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So you are asking if it is OK to allow the party to play up to the 4-5 subtier despite the fact that their average level would not already allow them to do this? Or are they in between tiers and have the choice to play up or down?
Two issues here. Can they play up legally, and should they play up. Let's actually start with should they play up. You are correct that this adventure is pretty tame. The spot where I would feel leery is when the spriggans get large sized. They hit harder, have 10' reach and combat reflexes. It could go south quickly with a non-optimized party who get mixed up in melee. You know your players better than anyone, but personally I have a horrible track record when it comes to assessing the risk of playing up. "You guys should be fine" are the famous last words for many adventures where I encouraged the players to go for it.
I'm going to quote the Guide to PFS Organized Play just to make sure you understand the rules. "Determining Subtiers In order to determine which subtier a mixed-level group of PCs must play in, calculate the group’s average party level (APL). Divide the total number of character levels by the number of characters in the party. You should always round to the nearest whole number. If you are exactly at 0.5, let the group decide which subtier they wish to play.
"For scenarios written in Seasons 0 to 3, when the APL is in between subtiers, a party of six or seven characters must play the higher subtier. Parties with four or five characters must play the lower subtier. In the fringe case where there are no players that are high enough to have reached the subtier level (such as a party of six 3rd level characters), the group may decide to play down to the lower subtier."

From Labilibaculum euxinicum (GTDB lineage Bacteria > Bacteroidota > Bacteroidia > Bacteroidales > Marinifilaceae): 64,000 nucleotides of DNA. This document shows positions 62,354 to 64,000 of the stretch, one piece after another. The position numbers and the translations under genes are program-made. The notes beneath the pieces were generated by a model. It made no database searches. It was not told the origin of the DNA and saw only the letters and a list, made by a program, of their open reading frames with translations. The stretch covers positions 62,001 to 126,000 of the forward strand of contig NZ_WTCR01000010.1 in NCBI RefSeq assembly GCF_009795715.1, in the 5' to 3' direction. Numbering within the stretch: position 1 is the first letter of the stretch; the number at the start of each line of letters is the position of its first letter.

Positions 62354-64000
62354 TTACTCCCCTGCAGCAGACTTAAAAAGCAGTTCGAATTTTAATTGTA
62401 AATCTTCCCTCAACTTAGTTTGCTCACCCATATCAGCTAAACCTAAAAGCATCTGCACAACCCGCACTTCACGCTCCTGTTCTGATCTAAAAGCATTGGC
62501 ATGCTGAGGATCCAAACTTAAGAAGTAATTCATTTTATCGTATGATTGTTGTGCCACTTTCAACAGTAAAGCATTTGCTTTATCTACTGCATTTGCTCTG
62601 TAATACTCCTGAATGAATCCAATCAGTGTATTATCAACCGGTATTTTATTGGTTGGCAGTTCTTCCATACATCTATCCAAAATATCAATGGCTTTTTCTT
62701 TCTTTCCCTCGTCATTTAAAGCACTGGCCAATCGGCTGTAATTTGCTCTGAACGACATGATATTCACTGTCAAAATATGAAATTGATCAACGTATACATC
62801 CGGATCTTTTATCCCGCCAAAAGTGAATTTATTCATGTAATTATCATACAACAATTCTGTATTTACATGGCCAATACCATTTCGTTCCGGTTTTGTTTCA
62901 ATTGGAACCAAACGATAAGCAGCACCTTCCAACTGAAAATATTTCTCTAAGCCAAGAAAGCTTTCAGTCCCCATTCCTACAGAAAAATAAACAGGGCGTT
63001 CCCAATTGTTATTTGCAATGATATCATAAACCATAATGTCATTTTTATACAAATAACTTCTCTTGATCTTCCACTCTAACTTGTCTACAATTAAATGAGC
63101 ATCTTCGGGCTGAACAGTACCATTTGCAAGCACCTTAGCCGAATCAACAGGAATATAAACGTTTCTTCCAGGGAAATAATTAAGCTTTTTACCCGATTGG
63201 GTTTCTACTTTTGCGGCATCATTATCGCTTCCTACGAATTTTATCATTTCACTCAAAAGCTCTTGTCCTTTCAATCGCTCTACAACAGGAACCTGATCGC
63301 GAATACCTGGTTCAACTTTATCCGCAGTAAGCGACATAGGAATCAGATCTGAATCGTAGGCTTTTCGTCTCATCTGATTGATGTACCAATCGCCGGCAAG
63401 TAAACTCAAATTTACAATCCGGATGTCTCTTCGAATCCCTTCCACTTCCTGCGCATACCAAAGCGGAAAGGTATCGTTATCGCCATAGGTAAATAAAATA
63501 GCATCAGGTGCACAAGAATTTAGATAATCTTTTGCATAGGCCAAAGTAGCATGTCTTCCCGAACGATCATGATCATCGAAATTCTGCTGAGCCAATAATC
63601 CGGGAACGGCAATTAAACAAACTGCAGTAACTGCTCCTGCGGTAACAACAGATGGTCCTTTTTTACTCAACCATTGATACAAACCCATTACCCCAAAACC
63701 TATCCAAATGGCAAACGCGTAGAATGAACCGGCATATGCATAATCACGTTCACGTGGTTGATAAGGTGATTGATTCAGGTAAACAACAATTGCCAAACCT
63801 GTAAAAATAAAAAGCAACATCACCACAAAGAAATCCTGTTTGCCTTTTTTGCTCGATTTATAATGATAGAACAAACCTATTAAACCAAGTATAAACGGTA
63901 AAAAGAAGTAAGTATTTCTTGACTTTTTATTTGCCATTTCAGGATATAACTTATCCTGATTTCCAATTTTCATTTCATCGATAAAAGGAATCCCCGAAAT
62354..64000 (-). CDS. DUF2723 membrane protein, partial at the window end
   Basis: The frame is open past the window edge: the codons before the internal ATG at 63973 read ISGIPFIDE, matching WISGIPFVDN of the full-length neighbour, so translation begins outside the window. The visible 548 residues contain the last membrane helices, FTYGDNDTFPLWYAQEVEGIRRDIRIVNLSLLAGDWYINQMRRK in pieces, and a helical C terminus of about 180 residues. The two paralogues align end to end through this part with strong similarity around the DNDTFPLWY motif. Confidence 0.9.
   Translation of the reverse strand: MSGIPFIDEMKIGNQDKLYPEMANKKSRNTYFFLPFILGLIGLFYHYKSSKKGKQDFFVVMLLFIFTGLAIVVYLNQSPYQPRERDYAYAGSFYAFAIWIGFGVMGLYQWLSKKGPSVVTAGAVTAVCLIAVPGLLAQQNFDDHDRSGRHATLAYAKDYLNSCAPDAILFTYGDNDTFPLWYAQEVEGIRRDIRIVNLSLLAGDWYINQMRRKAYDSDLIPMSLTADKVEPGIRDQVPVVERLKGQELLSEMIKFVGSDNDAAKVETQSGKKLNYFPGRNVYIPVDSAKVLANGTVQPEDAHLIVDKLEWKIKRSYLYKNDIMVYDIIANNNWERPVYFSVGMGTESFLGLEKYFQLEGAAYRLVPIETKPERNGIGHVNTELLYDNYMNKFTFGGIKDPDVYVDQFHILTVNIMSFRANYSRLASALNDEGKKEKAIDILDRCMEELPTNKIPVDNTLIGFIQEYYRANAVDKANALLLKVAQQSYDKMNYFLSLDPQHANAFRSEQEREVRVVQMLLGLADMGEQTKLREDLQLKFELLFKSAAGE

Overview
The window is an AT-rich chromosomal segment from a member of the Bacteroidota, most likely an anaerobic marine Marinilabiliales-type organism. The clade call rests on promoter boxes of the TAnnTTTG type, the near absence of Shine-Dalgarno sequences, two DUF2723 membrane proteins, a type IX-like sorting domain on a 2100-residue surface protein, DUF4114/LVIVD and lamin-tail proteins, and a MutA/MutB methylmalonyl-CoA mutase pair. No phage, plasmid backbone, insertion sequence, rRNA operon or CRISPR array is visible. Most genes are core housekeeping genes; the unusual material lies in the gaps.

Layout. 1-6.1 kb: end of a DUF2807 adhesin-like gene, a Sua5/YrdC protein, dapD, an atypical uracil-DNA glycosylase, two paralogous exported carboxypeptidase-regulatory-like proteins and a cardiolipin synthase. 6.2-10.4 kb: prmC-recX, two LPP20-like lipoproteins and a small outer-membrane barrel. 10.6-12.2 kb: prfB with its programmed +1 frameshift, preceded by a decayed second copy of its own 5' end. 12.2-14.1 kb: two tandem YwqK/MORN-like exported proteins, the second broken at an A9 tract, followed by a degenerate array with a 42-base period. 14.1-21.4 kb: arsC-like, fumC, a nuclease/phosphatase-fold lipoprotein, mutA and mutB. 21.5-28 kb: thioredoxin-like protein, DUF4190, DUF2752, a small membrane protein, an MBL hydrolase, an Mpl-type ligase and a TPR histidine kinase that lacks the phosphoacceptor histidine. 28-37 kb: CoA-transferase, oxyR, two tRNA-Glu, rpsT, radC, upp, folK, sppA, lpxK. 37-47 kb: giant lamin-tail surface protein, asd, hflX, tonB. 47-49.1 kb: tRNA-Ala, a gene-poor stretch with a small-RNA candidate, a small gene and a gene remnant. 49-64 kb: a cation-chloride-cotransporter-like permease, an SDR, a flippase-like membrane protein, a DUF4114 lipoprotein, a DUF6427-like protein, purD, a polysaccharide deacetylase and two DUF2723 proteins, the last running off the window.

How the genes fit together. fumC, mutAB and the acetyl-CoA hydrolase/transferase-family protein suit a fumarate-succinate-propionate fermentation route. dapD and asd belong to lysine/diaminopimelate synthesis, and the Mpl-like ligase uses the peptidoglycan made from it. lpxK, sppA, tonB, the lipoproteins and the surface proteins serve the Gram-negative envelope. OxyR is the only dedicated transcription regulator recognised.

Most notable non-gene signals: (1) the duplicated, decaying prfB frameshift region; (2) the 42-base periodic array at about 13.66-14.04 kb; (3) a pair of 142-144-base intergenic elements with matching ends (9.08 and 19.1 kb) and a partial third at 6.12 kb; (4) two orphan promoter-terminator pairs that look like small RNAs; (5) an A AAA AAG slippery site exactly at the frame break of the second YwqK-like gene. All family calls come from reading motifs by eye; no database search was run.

Now can they play up despite the rules for Determining Subtiers explaining they cannot? I would say there's one exception. I would allow the party to play up under these conditions:
I hope that helps you make a decision.
Mike's on vacation until September 23. I'm not sure if he has to give the web monkeys direct instructions to award the 5th Star, but it is not automatically done in the system. We learned that after SessionGate earlier this year. Has Auke sent in the DNA sample to make sure that you aren't Dragnmoon in disguise? That could be the holdup ;)
Here's the key text from the Community Use Policy: "You may not use artwork, including maps, that have not been published in the blog, although you may create your own interpretations of material presented in our artwork and maps, provided that your interpretations don't look substantially similar to our materials."
So 'substantially similar' is the key phrase. It is also subjective, so Paizo has the final say. I think you are OK since you created the map from scratch instead of simply cutting and pasting it before adding digital enhancement. You can add whatever credits you want, but in the end if Paizo says take it down, we take it down.
I ran this last night for the first time. Knowing how confusing all the NPCs are with foreign names & motives, I made handouts with some portraits from the scenario and other images from Google. There are 8 key NPCs to keep track of. I wish we were allowed to share work like this, but it is not covered by the Community Use Policy.
I fortunately had a table of 4 players. Having more face-time to share with the GM helped to keep them engaged. It was 3.5 hours of role-play before we ever rolled init. They enjoyed themselves but it is tiresome to think on your feet that long.
When I played this scenario, we straight-up murdered Shirin outside of the tomb. We were convinced that she was behind it all and would have ended it sooner had the GM not stopped us and explained how the plot was supposed to go. We were so frustrated by the time we got to the graveyard, we didn't give her a chance to talk. We ran up and started hacking her to pieces. We laughed about it afterward--what if she turned out to be innocent?